This reporting allows early identification of trends, which is particularly important for an organization of our size and the geography of our country. High-risk events are immediately reported centrally. In these cases, the medical director_s office staff assists with the regional investigation and response. Examples of high-level events include suboptimal clinical care that results in death or disability, or when there_s significant equipment failure.
Suspicious deaths are reported to the coroner, similar to jurisdictions in North America. Any case that specifically targets the level of care provided by QAS paramedics is addressed centrally within the medical director_s office. In these circumstances, it_s beneficial to have on-site legal assistance. Comprehensive preparation of the brief for the coroner will not only support the paramedics and service but may also prevent further action because it provides a transparent account by individuals who understand the prehospital environment. Early notification of adverse clinical outcomes also prepares the organization and paramedics involved for potential litigation.
The QAS has also implemented a process called root cause analysis (RCA). Systemic error is implicated in most adverse clinical events; therefore, it_s important to identify these contributing factors as part of any review. Full participation of any review process by paramedics and communications staff is a prerequisite for successful outcomes.
In Queensland, we_ve undertaken legislative review at a state level to ensure participants in RCA processes have Ë™privilegeà“ regarding any information provided. Although the systemic recommendations of an RCA review are made available to the public, the analysis and individual testimony aren_t accessible.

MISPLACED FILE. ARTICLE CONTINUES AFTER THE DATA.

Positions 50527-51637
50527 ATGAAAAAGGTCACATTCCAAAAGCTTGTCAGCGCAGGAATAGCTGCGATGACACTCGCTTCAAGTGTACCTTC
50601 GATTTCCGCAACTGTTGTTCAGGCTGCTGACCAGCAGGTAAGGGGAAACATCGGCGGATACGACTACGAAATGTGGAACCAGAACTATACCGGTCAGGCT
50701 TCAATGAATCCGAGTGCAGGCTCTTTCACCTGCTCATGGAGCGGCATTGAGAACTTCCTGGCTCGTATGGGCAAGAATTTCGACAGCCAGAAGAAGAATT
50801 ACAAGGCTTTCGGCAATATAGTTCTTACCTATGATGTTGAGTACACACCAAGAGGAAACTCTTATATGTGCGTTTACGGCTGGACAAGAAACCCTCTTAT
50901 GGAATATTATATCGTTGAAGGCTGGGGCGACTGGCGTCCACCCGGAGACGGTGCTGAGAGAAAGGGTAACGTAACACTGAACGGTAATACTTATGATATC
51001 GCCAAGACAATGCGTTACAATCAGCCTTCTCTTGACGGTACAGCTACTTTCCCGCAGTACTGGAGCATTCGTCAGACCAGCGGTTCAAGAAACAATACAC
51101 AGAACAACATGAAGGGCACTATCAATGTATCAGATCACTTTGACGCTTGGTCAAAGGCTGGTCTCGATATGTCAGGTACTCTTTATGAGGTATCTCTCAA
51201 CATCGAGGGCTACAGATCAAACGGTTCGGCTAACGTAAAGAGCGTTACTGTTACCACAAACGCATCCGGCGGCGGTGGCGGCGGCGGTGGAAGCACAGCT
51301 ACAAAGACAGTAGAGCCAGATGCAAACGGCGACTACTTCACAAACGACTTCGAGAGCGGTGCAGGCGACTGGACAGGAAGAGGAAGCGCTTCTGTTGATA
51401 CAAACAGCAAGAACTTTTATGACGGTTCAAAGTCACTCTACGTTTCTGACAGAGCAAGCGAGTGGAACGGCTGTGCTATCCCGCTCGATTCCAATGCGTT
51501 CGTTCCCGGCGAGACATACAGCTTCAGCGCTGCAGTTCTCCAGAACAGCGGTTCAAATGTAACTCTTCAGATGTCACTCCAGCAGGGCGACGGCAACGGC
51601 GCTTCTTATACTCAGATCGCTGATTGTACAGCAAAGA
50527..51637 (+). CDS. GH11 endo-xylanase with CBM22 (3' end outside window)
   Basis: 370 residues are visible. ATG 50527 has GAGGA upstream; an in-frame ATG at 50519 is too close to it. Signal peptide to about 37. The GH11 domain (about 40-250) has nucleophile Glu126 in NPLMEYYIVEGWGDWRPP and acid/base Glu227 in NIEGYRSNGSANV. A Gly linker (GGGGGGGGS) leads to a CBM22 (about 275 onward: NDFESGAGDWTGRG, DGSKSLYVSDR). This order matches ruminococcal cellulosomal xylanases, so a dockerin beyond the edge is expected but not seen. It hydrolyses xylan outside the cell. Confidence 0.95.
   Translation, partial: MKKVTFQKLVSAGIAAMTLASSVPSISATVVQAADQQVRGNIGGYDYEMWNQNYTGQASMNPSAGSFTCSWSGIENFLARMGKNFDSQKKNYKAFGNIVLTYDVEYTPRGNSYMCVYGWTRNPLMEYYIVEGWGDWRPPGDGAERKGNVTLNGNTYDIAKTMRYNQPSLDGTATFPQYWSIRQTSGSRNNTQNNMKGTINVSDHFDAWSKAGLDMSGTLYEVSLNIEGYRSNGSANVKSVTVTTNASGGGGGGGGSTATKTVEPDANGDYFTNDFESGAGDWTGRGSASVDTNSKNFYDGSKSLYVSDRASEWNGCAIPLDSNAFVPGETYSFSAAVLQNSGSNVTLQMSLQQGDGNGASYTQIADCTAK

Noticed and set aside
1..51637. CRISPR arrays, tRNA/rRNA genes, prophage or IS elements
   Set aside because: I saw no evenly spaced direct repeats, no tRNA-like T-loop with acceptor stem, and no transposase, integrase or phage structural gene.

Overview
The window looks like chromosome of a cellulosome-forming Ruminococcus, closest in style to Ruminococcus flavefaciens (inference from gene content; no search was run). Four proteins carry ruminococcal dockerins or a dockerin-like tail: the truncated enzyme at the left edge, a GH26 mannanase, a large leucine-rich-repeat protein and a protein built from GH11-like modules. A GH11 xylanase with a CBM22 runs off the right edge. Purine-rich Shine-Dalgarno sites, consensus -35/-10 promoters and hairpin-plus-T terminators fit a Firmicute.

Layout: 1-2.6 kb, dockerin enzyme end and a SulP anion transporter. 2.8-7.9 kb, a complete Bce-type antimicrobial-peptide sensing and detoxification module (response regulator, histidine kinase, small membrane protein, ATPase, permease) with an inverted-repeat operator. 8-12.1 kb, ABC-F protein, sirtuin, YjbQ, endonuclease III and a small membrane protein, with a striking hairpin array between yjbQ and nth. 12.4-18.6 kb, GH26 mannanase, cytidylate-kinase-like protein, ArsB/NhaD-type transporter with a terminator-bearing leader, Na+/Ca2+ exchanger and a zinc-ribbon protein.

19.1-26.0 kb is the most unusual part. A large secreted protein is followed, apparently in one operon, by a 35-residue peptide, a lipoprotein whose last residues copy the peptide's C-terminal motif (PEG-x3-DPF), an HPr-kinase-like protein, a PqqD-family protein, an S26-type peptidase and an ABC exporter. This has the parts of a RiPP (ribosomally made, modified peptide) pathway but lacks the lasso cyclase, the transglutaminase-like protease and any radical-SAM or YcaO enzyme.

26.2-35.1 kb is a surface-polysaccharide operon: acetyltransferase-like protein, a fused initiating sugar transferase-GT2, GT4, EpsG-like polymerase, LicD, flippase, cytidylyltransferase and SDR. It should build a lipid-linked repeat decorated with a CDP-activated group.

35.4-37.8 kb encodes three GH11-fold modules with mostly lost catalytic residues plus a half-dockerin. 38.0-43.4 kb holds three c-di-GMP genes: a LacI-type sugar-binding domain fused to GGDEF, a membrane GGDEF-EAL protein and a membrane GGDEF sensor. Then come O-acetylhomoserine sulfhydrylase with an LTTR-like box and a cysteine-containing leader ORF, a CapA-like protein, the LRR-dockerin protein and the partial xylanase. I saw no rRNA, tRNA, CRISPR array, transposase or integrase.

The departments of Emergency Services and Health are covered under the same legislation. The QAS must annually publish the results of all QA activities, including RCA investigations. A governing body has been established by the state to ensure that individual agencies conform to this standard.
Additionally, the QAS recently converted to an electronic patient care record (ePCR) system that has processed more than 450,000 cases. This system provides a robust audit tool that serves as an excellent platform to interface with receiving hospital clinical information systems. The advanced auditing system is currently being developed, and although it_s in the embryonic stages, the potential for such a system is almost limitless.
Because prehospital care is always under scrutiny from our hospital colleagues, the wider community, including funding agencies, has also embraced this ongoing review. The aim is to place the service in a position to monitor system performance and respond appropriately. The primary goal is to ensure quality patient care; after all, that_s why paramedics undertake such difficult roles.
Cardiac arrest survival and response times are often reported as surrogate markers of system performance. Most frontline providers recognize a poor correlation between response times and actual patient care. Other measurements of care, such as rates of aspirin administration or the provision of adequate analgesia, are also important and reflect on the quality of service. EMS providers must continue to progress in the development of other reproducible measures of quality.
Like most modern EMS systems, QAS is well equipped to face the challenges that robust QA activities bring. We feel it_s vital for each paramedic to embrace these concepts for system-wide success. For more, visit”žwww.ambulance.qld.gov.au/.
“žDr. Stephen Rashford, MBBS, FACEM, is the medical director of Queensland Ambulance Service in”žAustralia. Contact him at”žsrashford@emergency.qld.gov.au.